Nermeen, thanks for teaching me to say “bombing” in Arabic

As the title of this program, “Media in the Arab World,” suggests, the point of our time here is partly to dabble in reporting internationally.

Carlene assigned a few pairs of students stories and invited the rest of us to pitch ideas.

The tourist police in Egypt, lounging around at every corner, inspired my first story idea.

Carlene paired Clarice Conp1020054nors,  a grad student on the dialogue, with me to get the scoop. We reasoned visiting the place of the incident, what we believed was a cafe in the Khan (Egypt’s biggest market), was a logical way to begin.

When we got an unexpected chance to visit the Khan straight from lunch yesterday, we jumped. We entered the Khan, the largest souk (market) in Egypt, pens, without knowing the name or location of the cafe or other crucial details of the event, such as date and number of casualties.

We gripped pens and pads, Clarice boasted her wide lens camera and I thanked my Arabic teacher from last year, Nermeen for teaching me crucial words, such as bombing.

As we walked through the rambling alleys and smiling vendors on each side enticed us with scarves, jewels, perfumes and endless other trinkets, we pondered how to bring up the sensitive subject of the bombing. Wandering we knew, wouldn’t cough it up.

The Khan is huge. We don’t even know the name of this place. We’re going to have to ask to get anywhere.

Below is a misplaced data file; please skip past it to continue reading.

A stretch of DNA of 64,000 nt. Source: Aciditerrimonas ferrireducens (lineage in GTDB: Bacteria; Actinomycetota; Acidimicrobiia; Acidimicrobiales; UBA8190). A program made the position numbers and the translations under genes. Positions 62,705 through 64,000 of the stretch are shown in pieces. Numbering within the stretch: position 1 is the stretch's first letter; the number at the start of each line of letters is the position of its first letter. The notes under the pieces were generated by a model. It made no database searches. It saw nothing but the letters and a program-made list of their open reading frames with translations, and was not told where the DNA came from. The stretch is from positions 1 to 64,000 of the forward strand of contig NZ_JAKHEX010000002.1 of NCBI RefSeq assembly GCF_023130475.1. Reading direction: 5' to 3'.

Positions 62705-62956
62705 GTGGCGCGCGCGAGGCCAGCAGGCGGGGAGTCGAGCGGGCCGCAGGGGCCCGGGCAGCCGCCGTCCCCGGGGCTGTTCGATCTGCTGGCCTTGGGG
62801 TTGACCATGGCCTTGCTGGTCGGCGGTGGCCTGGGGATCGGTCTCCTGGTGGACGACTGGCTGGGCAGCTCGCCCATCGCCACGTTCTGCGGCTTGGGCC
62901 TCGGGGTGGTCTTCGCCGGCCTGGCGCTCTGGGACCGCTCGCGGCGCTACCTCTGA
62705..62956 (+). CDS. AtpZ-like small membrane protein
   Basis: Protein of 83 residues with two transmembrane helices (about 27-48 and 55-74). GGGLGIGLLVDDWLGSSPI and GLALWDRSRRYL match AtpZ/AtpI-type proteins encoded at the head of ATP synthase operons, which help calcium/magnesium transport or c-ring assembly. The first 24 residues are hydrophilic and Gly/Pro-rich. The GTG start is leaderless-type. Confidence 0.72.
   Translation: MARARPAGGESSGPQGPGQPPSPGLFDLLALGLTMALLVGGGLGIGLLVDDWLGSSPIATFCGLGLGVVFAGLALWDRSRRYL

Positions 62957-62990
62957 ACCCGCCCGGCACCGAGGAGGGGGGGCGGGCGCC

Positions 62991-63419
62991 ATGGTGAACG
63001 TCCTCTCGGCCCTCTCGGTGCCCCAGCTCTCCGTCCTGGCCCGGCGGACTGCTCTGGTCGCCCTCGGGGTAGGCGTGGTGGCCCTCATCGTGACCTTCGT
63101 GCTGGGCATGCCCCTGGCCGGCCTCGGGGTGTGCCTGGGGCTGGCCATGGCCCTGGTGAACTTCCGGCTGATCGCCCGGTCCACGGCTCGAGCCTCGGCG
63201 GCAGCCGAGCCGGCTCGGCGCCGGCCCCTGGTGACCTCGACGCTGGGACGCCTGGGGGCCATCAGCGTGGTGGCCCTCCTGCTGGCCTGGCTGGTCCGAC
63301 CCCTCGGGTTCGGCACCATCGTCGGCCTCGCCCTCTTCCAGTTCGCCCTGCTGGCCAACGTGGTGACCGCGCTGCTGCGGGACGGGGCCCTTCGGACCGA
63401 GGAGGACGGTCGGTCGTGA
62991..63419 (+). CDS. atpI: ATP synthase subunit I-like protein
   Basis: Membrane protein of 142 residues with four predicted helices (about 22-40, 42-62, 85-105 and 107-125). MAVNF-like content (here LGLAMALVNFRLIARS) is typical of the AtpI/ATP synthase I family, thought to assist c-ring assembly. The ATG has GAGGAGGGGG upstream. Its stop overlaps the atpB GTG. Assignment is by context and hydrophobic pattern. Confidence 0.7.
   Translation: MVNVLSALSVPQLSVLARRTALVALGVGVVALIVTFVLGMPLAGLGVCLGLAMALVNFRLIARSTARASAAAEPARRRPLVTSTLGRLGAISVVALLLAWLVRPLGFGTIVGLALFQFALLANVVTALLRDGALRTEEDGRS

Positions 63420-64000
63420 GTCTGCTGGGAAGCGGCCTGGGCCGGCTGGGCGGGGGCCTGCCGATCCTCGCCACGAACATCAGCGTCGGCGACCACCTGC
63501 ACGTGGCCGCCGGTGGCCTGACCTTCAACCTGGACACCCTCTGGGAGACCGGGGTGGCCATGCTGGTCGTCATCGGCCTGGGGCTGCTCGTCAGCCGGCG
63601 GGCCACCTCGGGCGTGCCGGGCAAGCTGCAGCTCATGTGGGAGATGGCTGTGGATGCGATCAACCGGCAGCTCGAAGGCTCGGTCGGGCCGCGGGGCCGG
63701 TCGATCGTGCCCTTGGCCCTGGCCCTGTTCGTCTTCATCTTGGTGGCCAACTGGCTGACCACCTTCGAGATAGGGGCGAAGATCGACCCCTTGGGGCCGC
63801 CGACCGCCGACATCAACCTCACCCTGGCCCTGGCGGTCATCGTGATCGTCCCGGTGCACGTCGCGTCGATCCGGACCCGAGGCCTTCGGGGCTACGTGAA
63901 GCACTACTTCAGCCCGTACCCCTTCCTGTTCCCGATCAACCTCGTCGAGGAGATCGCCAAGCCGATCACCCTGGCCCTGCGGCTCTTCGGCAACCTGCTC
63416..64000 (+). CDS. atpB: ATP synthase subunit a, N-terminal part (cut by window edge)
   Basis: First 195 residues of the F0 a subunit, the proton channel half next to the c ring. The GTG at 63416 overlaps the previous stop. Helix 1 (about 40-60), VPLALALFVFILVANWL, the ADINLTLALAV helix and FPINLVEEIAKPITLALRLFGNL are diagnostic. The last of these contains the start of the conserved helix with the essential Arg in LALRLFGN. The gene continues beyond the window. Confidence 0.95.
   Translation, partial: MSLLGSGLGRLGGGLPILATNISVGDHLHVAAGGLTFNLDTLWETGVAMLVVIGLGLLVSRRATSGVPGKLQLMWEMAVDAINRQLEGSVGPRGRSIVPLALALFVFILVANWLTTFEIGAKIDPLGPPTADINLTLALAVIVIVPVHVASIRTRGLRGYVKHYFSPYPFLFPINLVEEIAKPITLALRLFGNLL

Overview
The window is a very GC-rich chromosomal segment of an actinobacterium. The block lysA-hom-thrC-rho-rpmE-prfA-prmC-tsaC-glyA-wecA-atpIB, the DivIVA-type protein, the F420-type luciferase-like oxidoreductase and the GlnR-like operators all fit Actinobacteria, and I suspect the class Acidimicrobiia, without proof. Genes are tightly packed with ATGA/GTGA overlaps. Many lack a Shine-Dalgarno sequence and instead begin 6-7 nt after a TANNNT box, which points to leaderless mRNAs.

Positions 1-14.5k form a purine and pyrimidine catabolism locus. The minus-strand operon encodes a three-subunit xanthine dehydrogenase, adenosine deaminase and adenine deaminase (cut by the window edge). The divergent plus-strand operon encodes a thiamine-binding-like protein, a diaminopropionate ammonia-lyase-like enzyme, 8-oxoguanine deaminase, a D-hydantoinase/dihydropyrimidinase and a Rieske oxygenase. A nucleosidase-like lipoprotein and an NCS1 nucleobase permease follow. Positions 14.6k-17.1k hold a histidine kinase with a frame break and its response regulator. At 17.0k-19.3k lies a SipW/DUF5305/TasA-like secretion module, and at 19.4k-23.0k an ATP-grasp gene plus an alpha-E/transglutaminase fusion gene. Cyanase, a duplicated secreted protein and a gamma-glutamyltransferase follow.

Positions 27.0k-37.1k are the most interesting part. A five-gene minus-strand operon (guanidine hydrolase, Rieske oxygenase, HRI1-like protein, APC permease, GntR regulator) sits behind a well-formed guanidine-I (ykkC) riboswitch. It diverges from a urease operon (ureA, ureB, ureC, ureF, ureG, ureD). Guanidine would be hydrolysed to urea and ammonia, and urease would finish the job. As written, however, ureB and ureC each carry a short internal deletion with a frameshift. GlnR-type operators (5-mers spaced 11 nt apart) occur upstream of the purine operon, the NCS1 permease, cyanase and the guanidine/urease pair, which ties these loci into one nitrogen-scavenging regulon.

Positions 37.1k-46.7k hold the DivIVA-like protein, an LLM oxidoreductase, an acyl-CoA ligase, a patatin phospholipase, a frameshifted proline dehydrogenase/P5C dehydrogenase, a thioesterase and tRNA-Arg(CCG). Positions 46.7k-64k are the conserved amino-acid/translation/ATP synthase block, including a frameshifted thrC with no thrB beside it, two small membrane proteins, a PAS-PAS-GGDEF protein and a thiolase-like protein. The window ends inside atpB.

A boy, who looked a few years our junior, smiled from  store filled with fabrics.

Though he was perplexed by my stumbling Arabic, the next group of vendors we asked were a hit.

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Follow him, they said, pointing to an older man who was already weaving his way down the crowded streets. I shrugged at Clarcie–here we go.

He took us to Naguib Mafhouz, a cafe named after the most iconic of Egypt’s authors.  We thanked our guide with a couple pounds–a constant means in Egypt and surveyed the scene.

“I thought it was outdoors,” I said to Clarice. We didn’t see any damage.

A small security stand with a couple tourist police stood to the right. We tentatively approached and began our questioning. The officers didn’t say a whole much, but the vendors were happy to chat and directed us further down the street. We continued down the alley,  conducting brief interviews and snapping pictures. Keep going, it’s further down, source after told us.

We turned around the corner and there it was.

A strip of open cafes adjacent to the Mosque of Hussein. The two Samy brothers were our final sources. They pointed out the spot of the attack and wrapped up the interview by scribbling their emails on my pad along with the words “Face Book.” “Look us up, and come back to our cafe,” the younger brother asked. We promised we would.


Writing, which I did earlier this evening was equally interesting. Clarice and I sat in a smoky cafe and she typed as we orally composed.

What were we trying to say? I was interested in why the event was labeled a terrorist attack. Was it because a Western tourist died? Would any random act of violence in a tourist destination automatically qualify? Would a similar act in New York city gain the same reputation? Our sources told us life two days after the event returned to normal. Was this desensitization toward violence or had the media blown a relatively small incident out of proportion? Katarina Kratovac, an AP reporter we met earlier this week, said the international media waited for hours and no government officials came to brief them. Did the lack of information and followup on the event contribute the publics seemingly lack of continued attention to it?

That one short story could have gone so many ways. Reporters’ choices are endless.

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